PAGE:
M&A Diligence: goodwill – not so good any more?
As of 8 July 2015, companies who write off the cost of purchased goodwill and certain customer-related intangible assets will no longer benefit from a corporation tax (CT) relief… Read more
As of 8 July 2015, companies who write off the cost of purchased goodwill and certain customer-related intangible assets will no longer benefit from a corporation tax (CT) relief for the same. The measure, announced by the Chancellor in the recent budget, will apply to accounting periods beginning on or after 8 July 2015, but not in respect of acquisitions made before that date.
In accounting terms, purchased goodwill is the balancing figure between the purchase price of a business and the net value of the assets acquired. Goodwill can therefore be thought of as representing the value of a business’s reputation and customer relationships. Under the old regime, CT relief was given to companies for the costs of purchased goodwill and intangible assets that were recognised in the accounts. Relief was normally given on these costs as and when the expenditure was written off in accordance with generally accepted accounting practice. The old rules, however, only allowed relief to be claimed when a company acquired a business (as opposed to the shares in the target company), and so purchased goodwill could only be recognised on a business acquisition not an acquisition of shares.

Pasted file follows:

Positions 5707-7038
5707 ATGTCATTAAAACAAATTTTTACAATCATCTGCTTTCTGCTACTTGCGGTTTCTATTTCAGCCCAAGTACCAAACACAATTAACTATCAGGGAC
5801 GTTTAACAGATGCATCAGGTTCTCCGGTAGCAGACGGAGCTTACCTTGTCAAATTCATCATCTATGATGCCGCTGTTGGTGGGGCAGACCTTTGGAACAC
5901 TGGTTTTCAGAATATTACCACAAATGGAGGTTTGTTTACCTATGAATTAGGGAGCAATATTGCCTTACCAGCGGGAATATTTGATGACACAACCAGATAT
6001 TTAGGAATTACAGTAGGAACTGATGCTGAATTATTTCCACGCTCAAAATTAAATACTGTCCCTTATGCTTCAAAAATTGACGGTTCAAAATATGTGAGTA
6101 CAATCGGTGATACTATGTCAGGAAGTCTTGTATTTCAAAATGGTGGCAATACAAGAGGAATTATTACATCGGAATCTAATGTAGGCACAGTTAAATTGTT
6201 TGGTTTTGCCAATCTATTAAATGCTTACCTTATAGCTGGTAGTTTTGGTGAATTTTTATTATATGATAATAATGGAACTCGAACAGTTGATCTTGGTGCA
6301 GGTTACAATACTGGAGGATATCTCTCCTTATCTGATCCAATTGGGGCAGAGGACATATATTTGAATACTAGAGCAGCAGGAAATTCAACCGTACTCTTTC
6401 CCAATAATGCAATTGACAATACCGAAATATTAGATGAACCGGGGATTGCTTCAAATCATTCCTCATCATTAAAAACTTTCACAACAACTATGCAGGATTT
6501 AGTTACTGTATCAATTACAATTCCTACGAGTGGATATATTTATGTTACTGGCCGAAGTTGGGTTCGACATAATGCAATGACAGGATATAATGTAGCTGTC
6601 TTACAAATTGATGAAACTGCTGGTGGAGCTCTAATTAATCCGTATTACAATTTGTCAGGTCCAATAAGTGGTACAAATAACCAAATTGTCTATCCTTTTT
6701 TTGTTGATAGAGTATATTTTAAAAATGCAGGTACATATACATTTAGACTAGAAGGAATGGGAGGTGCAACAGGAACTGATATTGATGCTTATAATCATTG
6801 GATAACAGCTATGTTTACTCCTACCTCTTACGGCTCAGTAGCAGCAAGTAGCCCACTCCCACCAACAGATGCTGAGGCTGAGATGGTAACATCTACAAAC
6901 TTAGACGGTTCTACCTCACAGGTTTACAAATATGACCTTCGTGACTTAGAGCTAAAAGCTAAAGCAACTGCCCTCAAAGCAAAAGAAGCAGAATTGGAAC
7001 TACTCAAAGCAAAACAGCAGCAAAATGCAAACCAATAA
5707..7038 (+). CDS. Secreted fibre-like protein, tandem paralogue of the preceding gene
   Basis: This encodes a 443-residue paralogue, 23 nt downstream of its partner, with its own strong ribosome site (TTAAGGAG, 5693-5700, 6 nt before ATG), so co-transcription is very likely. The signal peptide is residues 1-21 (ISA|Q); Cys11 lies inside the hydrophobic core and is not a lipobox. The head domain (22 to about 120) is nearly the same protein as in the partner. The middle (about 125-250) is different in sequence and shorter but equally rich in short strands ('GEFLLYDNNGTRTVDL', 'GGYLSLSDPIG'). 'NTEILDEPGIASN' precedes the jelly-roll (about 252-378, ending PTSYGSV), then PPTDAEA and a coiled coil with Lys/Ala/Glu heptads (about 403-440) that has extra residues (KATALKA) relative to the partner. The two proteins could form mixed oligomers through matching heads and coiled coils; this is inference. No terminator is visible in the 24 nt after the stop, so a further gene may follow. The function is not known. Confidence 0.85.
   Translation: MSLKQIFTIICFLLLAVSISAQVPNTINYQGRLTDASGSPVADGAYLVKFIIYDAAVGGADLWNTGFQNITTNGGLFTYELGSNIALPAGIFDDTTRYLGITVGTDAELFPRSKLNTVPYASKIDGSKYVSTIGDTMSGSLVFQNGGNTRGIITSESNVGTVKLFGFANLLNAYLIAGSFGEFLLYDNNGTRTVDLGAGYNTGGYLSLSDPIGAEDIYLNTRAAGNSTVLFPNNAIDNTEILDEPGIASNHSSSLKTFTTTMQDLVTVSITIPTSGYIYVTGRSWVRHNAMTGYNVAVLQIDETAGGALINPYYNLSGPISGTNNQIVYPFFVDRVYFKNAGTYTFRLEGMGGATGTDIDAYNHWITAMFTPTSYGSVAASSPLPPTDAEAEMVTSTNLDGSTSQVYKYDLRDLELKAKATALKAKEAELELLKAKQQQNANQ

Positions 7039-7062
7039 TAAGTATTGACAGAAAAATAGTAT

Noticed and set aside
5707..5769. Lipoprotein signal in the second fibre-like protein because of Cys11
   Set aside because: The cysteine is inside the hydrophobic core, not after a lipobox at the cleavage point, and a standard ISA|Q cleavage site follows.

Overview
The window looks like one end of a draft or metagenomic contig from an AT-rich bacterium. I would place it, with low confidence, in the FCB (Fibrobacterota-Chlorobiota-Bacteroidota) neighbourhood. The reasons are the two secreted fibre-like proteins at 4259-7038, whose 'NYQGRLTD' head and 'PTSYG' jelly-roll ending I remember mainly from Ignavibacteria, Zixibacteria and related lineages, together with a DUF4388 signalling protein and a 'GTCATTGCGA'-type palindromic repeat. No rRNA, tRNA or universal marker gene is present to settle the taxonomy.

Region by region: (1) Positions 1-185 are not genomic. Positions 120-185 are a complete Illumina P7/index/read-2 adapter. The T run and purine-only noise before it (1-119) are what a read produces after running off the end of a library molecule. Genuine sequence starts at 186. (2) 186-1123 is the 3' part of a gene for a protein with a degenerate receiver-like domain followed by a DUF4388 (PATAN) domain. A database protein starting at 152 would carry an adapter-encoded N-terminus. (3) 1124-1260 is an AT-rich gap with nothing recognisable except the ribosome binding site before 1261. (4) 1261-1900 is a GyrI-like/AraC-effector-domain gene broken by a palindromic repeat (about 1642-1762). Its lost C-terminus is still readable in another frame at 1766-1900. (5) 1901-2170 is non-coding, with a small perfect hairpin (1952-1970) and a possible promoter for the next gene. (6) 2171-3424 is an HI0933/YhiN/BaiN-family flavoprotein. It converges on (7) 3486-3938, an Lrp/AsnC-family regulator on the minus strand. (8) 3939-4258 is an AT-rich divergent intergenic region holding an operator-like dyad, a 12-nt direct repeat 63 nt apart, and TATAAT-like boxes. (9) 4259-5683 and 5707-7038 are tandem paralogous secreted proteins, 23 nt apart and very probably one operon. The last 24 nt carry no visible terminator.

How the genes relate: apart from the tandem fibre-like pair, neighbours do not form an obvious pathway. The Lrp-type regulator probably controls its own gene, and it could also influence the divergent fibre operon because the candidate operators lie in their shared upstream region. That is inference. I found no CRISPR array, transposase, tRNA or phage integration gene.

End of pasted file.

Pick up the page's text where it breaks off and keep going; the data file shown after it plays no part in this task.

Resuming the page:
The new measure has removed the tax relief that is available when structuring a business acquisition as a business and asset purchase so that goodwill can be recognised; according to the government policy paper, the historic rules: “allow corporation tax profits to be reduced following a merger or acquisition of business assets and distort commercial practices and lead to manipulation and avoidance. Removing the relief [has brought] the UK regime in line with other major economies, [will reduce] distortion and [will level] the playing field for merger and acquisition transactions“.
Certain reliefs are still available if the goodwill is sold.
The impact on the cash flow of purchasing entities has now become an area of concern, and we await to see the impact on the number of M&A transactions that are structured as asset sales.